Many older babies will also begin to fight sleep in the evenings. I have never understood this phenomenon, because sleeping is one of my favorite activities. Many babies will fight sleep even while their eyelids are drooping and you know for a fact that they are exhausted. A baby who is fussy at the breast in the evenings may not stay on long enough to get the fatty hindmilk that will help fill his tummy so he will sleep a longer stretch at night. If your baby is fussy in the evenings and wants to nurse frequently, offer him the same breast until he has nursed on that side for twenty minutes. Switching from side to side too often can cause him to take in more of the foremilk, which is higher in lactose and can cause gassiness.
Also, your milk supply is lowest in the evenings, and you are the most tired and stressed. This can be a very frustrating period for everyone involved.
The techniques used for encouraging a fussy baby to nurse are similar to those used for babies who are refusing the breast completely. Try the above techniques, but if nothing works, consider giving him a supplemental feeding (preferably breastmilk) during his fussy period if you can't get him to settle down enough to nurse. This may be a good time to introduce a bottle if he is older than three weeks. Dad can give him a little milk in the evening, and give you a break as well. You might even be able to take a hot bath -- ah, luxury!!!!
Whatever the cause of a baby's refusal to nurse, you can almost always convince him baby to continue nursing. It takes a lot of patience and persistence, but the benefits to both of you are well worth the effort.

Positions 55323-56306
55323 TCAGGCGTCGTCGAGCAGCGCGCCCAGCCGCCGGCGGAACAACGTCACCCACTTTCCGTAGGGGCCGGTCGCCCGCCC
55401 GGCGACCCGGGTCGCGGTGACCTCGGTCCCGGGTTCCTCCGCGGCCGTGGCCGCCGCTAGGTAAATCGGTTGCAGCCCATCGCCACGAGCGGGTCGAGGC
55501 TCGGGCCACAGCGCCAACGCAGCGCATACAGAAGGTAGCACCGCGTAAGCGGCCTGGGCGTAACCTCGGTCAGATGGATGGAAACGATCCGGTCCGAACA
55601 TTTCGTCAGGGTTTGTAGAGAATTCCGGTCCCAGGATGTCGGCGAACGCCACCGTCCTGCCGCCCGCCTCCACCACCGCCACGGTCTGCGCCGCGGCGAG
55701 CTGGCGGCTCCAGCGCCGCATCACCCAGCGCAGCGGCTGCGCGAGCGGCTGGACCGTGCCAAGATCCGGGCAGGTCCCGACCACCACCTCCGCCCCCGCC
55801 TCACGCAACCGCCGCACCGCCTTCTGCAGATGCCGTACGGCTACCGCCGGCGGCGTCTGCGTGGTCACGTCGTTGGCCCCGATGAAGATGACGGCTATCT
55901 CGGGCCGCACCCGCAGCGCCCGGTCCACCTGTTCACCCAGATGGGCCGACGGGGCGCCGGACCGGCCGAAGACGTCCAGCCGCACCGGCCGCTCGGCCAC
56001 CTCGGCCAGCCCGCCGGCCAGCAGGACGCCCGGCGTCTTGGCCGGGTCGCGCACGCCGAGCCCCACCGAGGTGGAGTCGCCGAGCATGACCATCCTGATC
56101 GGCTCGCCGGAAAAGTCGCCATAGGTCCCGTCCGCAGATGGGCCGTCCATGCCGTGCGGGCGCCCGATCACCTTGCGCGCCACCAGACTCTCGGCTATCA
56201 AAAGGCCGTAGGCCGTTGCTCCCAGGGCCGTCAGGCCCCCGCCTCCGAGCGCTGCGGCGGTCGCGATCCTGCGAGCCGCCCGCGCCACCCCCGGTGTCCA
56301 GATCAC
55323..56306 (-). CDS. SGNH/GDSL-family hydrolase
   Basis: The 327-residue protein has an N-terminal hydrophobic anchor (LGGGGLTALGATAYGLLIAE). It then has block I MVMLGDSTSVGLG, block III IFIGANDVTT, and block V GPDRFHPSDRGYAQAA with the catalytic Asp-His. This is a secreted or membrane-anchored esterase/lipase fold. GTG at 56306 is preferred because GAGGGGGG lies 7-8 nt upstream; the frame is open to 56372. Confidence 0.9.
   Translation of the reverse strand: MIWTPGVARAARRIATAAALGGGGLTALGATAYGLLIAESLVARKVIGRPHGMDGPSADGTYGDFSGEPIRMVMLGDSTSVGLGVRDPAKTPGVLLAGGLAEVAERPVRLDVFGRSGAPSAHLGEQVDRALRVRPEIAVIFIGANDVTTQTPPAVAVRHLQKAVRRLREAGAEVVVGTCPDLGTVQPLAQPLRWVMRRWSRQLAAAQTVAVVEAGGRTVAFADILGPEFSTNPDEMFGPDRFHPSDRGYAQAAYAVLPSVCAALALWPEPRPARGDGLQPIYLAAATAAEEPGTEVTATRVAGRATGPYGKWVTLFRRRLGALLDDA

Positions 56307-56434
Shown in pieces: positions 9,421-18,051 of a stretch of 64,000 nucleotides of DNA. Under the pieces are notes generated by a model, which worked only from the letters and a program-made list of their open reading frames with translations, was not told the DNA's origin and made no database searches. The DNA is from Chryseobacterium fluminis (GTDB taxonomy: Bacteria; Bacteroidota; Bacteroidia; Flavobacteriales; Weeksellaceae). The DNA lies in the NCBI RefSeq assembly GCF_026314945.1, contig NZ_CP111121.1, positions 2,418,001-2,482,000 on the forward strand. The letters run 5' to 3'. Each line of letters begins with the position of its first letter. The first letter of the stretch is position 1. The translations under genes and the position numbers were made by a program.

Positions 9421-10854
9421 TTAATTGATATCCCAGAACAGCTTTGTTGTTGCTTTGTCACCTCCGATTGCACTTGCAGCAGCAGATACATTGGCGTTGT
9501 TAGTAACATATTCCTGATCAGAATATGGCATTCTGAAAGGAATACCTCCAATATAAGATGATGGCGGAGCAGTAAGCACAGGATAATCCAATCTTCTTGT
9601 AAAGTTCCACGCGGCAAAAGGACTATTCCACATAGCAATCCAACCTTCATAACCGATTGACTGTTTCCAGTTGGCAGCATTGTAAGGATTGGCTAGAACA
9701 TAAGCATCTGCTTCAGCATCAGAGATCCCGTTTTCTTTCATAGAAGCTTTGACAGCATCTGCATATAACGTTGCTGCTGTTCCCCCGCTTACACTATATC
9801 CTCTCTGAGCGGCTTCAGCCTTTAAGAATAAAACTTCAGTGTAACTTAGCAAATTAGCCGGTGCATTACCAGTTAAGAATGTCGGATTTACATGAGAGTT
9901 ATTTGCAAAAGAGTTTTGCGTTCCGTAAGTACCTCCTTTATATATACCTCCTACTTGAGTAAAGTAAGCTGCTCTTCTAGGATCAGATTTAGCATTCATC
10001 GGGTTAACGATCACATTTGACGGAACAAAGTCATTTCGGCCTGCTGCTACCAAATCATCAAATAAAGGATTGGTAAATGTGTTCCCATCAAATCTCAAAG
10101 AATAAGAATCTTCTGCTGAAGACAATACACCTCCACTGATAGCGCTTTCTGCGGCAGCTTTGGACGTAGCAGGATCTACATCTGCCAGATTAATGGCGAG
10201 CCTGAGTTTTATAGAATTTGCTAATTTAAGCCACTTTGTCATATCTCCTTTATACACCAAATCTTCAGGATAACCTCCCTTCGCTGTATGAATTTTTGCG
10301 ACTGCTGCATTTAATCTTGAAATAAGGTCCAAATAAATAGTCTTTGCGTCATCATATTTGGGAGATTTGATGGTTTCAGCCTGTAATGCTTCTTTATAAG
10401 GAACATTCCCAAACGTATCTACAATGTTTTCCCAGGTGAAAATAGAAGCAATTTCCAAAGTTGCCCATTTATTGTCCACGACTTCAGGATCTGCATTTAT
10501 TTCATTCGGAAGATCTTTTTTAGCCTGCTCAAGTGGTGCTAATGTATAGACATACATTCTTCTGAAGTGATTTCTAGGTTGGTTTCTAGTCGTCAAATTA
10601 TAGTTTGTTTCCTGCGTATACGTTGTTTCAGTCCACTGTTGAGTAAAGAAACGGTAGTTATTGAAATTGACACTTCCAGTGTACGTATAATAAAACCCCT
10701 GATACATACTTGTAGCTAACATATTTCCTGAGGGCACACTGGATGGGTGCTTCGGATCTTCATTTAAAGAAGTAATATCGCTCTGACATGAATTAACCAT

Anne Smith, IBCLC has breastfed a total of six children (three boys, three girls). She feels that her first hand experience plus her more than twenty years experience of counseling nursing mothers are among her most important credentials. Anne has been a La Leche Leader since 1978 and IBCLC since 1990. As a nursing mother, LLL Leader, and IBCLC, Anne has worked in many areas over the years. She has led support group meetings, taught breastfeeding classes, trained breastfeeding peer counselors to work with low income mothers, worked one-on-one with mothers to solve breastfeeding problems, helped thousands of mothers with breastfeeding questions over the phone, held workshops for health professionals on various breastfeeding topics, taught OB, Pediatric, and Family Practice Residents breastfeeding at Bowman Gray School of Medicine, and run a breast pump rental station with over 100 pumps, scales, and nursing bras for the past eleven years. We invite you to visit Anne's website.
Copyright © Anne Smith. Permission to republish granted to Pregnancy.org, LLC.